“Maybe something as dramatic as a scientific revolution is in store for us.”
I know. Sometimes I sound a little bearish (on growth). But that’s a good thing (in alpha space). After all, the year-over-year rate of return from this day in June of 2015 in #GrowthSlowing (TLT) is +15.1% vs. the beloved US equity beta of the SP500 (-1.6%).
Maybe I should have started a 2 & 20 operation on that.
Kidding. What I signed up for when I went down this path to start Hedgeye was to sit on the front lines of what my favorite professor in New Haven (Shiller) told me could be in store – a revolution. A Behavorial Revolution in the study of economics, that is.
Back to the Global Macro Grind…
By the time I got to Yale in the 1990s, the revolution was well underway. “The debate between behavioral finance researchers and defenders of the efficient market hypothesis was just beginning.” (Misbehaving, pg 168)
Little did I know what I didn’t know back then. That said, almost 20 years later, I don’t think the head of the Federal Reserve knows how to apply basic behavioral economics to her decision making process now either.
In what seemed like an exasperating moment for the Fed Chair yesterday, when Senator Pat Toomey (PA) asked Janet Yellen if she’d yet considered that 0% rates might be a bad thing in the years 2017 and beyond… she answered “no.”
Upon further questioning by another gentleman on the Senate Banking Committee (sorry, these aren’t leaders in my life – I don’t know them all by name), when he asked Yellen why she didn’t consider her favorite labor market indicator bearish (now that her Change in Labor Market Conditions Index has been negative on an absolute basis for 5 months in a row), she muddled an answer about “levels.”
You see, when it comes to establishment economists, they don’t think in rate of change terms – they think about levels.
And that, for those of us who have evolved in this profession, is a damn shame. It’s not like 2nd derivatives (high-school math) are new. It’s not that people winning Nobel Prizes in Behavioral Economics should be epiphanies to these central-market planners either. What’s super sad about all of this is that no leader in either our established government or media holds these un-elected people to account.
We’re probably going to need a crisis to change that.
How else do you think this scary movie of abysmal forecasting (and monetary policy based on those forecasts) is going to play out? Will it get so bad that they just give up on it? Or are we about to enter the next frontier of OMG market operations?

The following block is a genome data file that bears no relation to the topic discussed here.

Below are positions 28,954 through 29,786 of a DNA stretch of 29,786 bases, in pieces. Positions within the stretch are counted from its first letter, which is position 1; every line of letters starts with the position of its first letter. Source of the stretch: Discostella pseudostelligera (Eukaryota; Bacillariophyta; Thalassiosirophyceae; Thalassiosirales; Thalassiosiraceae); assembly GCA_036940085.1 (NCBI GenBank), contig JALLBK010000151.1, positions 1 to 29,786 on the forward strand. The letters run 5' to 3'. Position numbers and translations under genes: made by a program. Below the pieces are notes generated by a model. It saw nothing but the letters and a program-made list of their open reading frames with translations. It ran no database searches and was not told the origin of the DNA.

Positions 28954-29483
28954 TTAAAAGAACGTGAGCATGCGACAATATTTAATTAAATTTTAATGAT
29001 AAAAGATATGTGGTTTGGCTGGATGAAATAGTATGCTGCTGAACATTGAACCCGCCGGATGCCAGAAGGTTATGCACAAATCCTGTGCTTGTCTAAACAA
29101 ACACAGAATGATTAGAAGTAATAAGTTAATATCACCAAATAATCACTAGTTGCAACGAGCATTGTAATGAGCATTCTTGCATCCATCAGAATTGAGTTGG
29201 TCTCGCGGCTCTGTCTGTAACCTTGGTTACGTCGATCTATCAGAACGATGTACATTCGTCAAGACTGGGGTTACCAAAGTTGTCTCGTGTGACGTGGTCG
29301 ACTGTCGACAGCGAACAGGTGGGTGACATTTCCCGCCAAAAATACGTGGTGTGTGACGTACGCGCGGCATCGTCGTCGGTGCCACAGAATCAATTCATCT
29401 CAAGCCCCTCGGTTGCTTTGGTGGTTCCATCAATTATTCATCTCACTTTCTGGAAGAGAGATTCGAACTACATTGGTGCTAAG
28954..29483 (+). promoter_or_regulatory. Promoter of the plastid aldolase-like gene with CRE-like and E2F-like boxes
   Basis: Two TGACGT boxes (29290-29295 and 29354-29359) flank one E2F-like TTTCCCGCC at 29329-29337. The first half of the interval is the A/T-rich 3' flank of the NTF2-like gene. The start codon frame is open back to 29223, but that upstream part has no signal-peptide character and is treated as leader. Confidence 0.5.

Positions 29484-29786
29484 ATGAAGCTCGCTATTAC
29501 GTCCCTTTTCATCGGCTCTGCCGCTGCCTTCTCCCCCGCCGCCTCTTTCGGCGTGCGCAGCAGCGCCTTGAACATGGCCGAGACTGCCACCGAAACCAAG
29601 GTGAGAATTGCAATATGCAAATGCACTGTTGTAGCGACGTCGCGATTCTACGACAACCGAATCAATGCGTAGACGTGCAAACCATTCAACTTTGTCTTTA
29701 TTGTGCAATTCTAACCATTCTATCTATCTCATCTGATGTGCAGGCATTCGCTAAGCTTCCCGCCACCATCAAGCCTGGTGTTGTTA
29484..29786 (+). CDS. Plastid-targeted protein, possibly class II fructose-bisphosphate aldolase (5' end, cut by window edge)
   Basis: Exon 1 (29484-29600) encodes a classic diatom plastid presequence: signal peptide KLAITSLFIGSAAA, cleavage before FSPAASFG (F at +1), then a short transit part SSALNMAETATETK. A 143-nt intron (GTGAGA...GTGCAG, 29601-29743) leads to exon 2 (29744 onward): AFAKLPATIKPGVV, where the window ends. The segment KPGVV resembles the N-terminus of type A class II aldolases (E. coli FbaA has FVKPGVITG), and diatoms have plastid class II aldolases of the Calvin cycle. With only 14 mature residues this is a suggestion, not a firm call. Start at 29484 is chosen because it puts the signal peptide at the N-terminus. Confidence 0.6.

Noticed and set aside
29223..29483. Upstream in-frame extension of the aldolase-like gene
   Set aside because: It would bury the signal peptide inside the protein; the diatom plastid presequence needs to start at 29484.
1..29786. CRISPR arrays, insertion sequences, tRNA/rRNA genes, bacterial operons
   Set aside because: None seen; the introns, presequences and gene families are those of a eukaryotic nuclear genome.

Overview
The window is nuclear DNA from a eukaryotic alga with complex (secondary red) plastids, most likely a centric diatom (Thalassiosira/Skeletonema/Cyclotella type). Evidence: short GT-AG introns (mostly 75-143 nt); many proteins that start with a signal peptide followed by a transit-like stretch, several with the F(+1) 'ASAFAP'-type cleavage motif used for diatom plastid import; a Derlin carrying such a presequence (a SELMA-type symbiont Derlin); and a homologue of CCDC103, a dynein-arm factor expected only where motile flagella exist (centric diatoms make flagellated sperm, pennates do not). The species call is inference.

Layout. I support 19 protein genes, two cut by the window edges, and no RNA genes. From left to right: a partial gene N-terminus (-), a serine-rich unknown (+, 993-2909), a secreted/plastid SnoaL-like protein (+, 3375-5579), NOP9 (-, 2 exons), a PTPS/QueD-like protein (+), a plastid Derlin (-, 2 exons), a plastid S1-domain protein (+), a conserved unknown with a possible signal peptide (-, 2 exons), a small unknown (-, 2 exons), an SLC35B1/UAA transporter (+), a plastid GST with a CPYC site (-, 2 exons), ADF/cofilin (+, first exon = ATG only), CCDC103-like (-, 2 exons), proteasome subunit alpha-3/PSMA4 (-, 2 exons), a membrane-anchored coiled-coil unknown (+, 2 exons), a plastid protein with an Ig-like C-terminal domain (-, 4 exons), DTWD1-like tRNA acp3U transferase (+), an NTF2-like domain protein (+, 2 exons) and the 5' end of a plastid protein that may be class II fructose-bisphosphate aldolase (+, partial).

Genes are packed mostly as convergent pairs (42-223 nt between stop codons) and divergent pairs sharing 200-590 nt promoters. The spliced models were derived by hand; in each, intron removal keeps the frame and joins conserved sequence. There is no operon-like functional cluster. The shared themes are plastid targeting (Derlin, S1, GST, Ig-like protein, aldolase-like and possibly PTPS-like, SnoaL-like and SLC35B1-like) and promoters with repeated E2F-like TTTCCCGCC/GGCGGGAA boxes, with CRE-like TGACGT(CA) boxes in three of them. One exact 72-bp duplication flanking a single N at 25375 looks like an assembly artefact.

Senator Reed (RI) gave us a looksy into that yesterday.
Yep. If Hillary wins, you know that Larry Summers is the front-runner to take over for Janet Yellen, right? If you didn’t know, now you know. He’s going to try to combine FISCAL policy with MONETARY!
Oh yeah, baby. We’re talking maybe a 50-year Treasury Bond issuance to finance building “bridges and roads” … and heck, anything someone in Big Government Spending land has ever dreamed of. Didn’t you hear, there’s supposed to be a “multiplier” on that!
Maybe that will make non-behavorial-linear-economic forecasting great again.
The way that math works is that you take The People’s taxes to securitize and finance the G (Government) in GDP = C + I + G (Consumption + Investment + Government Spending) equation … and voila, you’ll have a better forecast for GDP!
Don’t worry about the debt side of that equation. As Summers taught us with the Harvard Endowment’s, that stuff is for the birds.
After 8-9 years of printing and easing, Janet Yellen said that “considerable uncertainty about the economic outlook remains.” And per Senator Reed, that’s only “because you have one hand tied behind your back.”
Imagine what the next government can do with both hands in your pockets? Maybe Shiller was right. Maybe something dramatic is in store for us. But is that going to be a good thing? Or will that finally expedite the revolution?
Our immediate-term risk ranges (with intermediate-term TREND research view in brackets) are now as follows:
UST 10yr Yield 1.54-1.72% (bearish)
SPX 2055-2095 (bearish)
RUT 1125-1175 (bearish)
NASDAQ 4 (bearish)
Nikkei 150 (bearish)
DAX 99 (bearish)
VIX 16.26-22.67 (bullish)
USD 93.52-95.28 (bullish)
EUR/USD 1.11-1.14 (bearish)
YEN 103.09-105.95 (bullish)
Oil (WTI) 46.14-51.06 (bullish)
Nat Gas 2.41-2.79 (bullish)
Gold 1 (bullish)
Copper 2.00-2.14 (bearish)
Best of luck out there today,
Keith R. McCullough
Chief Executive Officer